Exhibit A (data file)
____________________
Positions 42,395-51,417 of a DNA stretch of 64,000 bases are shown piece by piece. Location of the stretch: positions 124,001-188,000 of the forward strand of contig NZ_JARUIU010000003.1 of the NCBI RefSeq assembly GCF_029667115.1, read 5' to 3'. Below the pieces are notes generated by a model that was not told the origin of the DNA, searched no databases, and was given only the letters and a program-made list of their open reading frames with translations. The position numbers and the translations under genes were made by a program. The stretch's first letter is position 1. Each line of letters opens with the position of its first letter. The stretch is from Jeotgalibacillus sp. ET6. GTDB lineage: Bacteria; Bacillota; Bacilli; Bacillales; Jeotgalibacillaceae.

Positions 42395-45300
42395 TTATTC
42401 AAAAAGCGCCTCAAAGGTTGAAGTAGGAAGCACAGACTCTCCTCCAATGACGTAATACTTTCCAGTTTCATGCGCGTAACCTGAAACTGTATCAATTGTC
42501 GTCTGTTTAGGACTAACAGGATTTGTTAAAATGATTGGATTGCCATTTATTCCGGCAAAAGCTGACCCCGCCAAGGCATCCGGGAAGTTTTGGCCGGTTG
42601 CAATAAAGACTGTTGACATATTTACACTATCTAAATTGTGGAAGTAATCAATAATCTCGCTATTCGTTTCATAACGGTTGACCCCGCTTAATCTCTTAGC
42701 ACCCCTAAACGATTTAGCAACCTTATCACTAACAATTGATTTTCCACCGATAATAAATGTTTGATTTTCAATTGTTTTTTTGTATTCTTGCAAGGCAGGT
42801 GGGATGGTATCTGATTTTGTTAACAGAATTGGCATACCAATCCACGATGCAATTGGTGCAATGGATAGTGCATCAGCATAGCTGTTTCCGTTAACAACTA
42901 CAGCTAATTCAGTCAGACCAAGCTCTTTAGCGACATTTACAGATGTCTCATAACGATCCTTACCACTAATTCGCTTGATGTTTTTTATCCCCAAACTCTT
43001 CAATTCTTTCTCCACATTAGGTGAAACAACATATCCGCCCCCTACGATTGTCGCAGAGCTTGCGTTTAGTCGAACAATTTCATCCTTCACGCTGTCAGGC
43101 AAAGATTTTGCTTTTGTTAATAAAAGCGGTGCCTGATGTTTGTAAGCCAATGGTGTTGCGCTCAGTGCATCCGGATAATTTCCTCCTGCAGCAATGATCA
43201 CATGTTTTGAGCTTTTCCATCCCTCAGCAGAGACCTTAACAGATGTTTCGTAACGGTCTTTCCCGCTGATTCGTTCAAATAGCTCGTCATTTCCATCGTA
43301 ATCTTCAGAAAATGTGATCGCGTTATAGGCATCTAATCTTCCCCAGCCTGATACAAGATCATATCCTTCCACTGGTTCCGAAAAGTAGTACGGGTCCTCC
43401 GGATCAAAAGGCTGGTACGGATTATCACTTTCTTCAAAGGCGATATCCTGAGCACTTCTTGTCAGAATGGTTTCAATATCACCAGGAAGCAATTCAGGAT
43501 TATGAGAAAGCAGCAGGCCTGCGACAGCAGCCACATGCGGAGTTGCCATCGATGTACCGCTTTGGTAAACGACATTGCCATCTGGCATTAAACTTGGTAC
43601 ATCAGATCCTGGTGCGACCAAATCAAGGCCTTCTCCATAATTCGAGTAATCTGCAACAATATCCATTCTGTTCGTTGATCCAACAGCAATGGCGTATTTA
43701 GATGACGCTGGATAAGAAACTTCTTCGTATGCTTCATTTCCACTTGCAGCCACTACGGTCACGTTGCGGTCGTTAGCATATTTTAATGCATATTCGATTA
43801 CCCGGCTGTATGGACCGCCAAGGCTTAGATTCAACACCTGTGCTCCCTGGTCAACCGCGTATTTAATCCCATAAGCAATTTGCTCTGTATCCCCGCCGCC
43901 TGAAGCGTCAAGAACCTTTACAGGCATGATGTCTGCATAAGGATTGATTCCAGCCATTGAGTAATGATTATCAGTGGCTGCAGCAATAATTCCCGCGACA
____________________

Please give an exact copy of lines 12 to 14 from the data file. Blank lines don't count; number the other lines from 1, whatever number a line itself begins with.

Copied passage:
43201 CATGTTTTGAGCTTTTCCATCCCTCAGCAGAGACCTTAACAGATGTTTCGTAACGGTCTTTCCCGCTGATTCGTTCAAATAGCTCGTCATTTCCATCGTA
43301 ATCTTCAGAAAATGTGATCGCGTTATAGGCATCTAATCTTCCCCAGCCTGATACAAGATCATATCCTTCCACTGGTTCCGAAAAGTAGTACGGGTCCTCC
43401 GGATCAAAAGGCTGGTACGGATTATCACTTTCTTCAAAGGCGATATCCTGAGCACTTCTTGTCAGAATGGTTTCAATATCACCAGGAAGCAATTCAGGAT